How to Detect Vehicle Surveillance

The ability to detect and identify spray on bedliner surveillance requires a keen understanding of how a surveillance teams operates. Prior to a surveillance team implementing active vehicle surveillance, efforts are made to access the target’s normal driving patterns. This planning phase of the operation allows a surveillance team to seamlessly mirror the target’s vehicle maneuvers while following without being compromised.

The primary objective of the target of vehicle surveillance is to expose any potential surveillance vehicles without alerting the surveillance. Once a surveillance team is alerted, the target may be pursued aggressively or more sophisticated surveillance techniques may be employed as counter measures.

There are specific vehicle maneuvers a target can execute to expose potential surveillance without being compromised. Each maneuver must be executed flawlessly to avoid alerting the surveillance team. Vehicle surveillance operators are trained, based on previous knowledge of the target’s normal driving patterns, to anticipate possible maneuvers the target might attempt.

A vehicle surveillance team is operating based on a keen understanding of the target’s normal driving patterns. Some drivers tend to drive the speed limit while others normally exceed the speed limit. For example, if a target known to be a careful driver suddenly starts driving faster, the vehicle surveillance may view this maneuver as suspicious or aggressive and react accordingly. The same scenario holds true to a target known to drive erratically or above the speed limit and then for no seemingly apparent reason starts to drive slowly or more cautiously when a surveillance vehicle is following.

To detect vehicle surveillance and to avoid alerting potential surveillance, any driving pattern changes made by the target must appear normal or plausible. For example, to expose a surveillance vehicle a target might execute a U-turn. If the target is a careful driver then making an erratic sudden U-turn will alert a surveillance vehicle following. Therefore, the target must execute the U-turn for a plausible reason.

For example, if there are too many cars in the left hand lane waiting to make a left hand turn at an upcoming intersection, the target vehicle could make a U-turn at the next available legal point to avoid traffic. Executing the maneuver this way would not be seen as necessarily suspicions to a surveillance team following. However, by making a U-turn, the surveillance vehicle or vehicles will need to react and most likely will pull off the road or into a nearby parking lot to reacquire the target.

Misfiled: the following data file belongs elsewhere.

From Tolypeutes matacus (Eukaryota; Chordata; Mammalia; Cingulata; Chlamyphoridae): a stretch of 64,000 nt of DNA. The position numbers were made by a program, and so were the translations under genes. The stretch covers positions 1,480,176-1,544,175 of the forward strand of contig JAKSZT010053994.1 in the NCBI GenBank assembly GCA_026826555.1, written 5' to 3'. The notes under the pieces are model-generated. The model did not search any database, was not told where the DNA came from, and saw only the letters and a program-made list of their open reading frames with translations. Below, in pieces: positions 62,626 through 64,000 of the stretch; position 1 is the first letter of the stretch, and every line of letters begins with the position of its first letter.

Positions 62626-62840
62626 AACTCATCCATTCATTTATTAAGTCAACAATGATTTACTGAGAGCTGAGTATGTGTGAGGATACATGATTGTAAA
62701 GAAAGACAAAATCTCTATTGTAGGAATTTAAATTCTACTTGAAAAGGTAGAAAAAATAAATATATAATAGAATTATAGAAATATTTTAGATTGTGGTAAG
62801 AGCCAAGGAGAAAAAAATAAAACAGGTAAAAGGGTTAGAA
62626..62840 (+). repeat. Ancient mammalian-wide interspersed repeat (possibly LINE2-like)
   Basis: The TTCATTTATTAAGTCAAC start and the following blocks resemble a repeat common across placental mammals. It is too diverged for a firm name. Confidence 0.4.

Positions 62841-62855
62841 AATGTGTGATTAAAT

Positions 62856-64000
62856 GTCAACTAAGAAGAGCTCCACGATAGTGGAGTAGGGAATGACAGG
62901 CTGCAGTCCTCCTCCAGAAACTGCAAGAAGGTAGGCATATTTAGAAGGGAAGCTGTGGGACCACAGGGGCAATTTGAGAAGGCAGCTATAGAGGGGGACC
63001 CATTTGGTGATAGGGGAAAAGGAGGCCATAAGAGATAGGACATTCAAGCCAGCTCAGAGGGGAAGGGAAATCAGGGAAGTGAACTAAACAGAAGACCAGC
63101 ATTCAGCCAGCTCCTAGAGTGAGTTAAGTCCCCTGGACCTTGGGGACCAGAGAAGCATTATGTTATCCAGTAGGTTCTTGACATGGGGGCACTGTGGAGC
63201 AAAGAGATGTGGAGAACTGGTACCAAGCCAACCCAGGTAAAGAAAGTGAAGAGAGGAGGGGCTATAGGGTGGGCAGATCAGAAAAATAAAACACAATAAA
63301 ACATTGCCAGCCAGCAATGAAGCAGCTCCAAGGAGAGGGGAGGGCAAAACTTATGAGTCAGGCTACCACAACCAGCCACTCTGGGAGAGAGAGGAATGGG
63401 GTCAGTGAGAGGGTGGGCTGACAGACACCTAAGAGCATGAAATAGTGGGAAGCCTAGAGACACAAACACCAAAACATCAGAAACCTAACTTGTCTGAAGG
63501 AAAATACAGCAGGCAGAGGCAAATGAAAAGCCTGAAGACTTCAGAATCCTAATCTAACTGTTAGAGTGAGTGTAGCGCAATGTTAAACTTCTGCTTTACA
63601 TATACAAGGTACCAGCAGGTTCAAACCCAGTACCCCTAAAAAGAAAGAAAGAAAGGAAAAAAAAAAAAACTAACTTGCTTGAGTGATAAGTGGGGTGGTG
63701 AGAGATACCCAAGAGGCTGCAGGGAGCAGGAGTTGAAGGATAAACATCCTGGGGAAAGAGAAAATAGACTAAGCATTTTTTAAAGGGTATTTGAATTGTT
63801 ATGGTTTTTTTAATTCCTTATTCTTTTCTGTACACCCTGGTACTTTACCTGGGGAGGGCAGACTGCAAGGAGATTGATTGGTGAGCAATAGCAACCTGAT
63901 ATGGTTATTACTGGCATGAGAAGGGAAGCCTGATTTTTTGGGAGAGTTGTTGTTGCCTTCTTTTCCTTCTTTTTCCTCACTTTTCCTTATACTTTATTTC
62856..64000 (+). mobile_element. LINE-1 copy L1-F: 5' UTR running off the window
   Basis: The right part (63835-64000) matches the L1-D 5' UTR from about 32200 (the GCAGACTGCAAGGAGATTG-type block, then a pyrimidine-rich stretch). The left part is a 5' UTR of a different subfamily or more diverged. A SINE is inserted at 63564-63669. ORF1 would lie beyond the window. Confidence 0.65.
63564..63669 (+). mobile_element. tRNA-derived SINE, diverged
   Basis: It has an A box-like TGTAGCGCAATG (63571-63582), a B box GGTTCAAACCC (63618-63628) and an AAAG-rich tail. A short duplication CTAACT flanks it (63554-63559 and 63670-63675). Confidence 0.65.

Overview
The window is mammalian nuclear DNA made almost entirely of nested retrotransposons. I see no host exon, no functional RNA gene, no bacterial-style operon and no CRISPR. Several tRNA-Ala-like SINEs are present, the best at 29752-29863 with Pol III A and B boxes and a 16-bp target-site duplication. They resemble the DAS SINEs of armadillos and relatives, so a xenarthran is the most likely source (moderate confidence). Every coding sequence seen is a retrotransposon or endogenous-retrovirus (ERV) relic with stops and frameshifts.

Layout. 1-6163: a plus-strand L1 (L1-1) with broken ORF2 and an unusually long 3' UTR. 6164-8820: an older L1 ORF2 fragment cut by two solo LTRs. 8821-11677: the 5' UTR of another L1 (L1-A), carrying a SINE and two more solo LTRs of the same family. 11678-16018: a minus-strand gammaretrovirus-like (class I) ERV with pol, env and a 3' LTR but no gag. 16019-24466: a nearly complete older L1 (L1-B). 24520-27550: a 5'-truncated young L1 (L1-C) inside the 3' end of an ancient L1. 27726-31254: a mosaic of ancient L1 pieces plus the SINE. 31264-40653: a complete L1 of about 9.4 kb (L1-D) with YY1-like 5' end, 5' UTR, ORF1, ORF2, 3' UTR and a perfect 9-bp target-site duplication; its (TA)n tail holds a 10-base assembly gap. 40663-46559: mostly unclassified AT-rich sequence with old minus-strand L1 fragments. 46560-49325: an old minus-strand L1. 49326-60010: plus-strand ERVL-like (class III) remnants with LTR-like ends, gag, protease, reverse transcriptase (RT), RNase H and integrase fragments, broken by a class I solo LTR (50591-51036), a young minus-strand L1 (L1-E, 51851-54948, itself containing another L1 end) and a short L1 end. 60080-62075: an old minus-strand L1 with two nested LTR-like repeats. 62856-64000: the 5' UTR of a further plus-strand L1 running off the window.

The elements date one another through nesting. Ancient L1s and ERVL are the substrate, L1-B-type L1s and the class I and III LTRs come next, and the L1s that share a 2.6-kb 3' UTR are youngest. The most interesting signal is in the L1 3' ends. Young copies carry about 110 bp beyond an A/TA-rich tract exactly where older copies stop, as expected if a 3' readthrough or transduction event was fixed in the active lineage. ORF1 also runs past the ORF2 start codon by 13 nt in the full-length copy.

After executing the U-turn the target can safely pay note and identify any vehicles, which suddenly pull off the road or turn into parking lots. Normally a surveillance vehicle would not mirror same U-turn for fear of being exposed.

Another vehicle maneuver for exposing potential vehicle surveillance involves a target driving on a highway. Given the speed and cover of other vehicle, a vehicle surveillance team does have advantage of being able to follow the target without being noticed. To detect vehicle surveillance a target might decide to get off at nearest exit and then without warning continue without turning left or right and re-enter the highway going in the same direction. Again, this will cause a surveillance vehicle to either mirror same pattern, which target can use to expose surveillance, or discontinue the pursuit. If a surveillance vehicle mirrors the target’s maneuver the surveillance vehicle risk being exposed, if the target being followed is paying attention.

There are other vehicle maneuvers, which can be implemented to detect vehicle surveillance, which are quite effective if executed properly. Regardless of maneuvers or tactics used, the primary objective of the target is to expose surveillance efforts without alerting the surveillance. A vehicle surveillance team will make every effort to understand how a target may respond given various circumstances and scenarios. This operational phase allows a vehicle surveillance team to effectively monitor or follow a target unawares once the formal operation begins.

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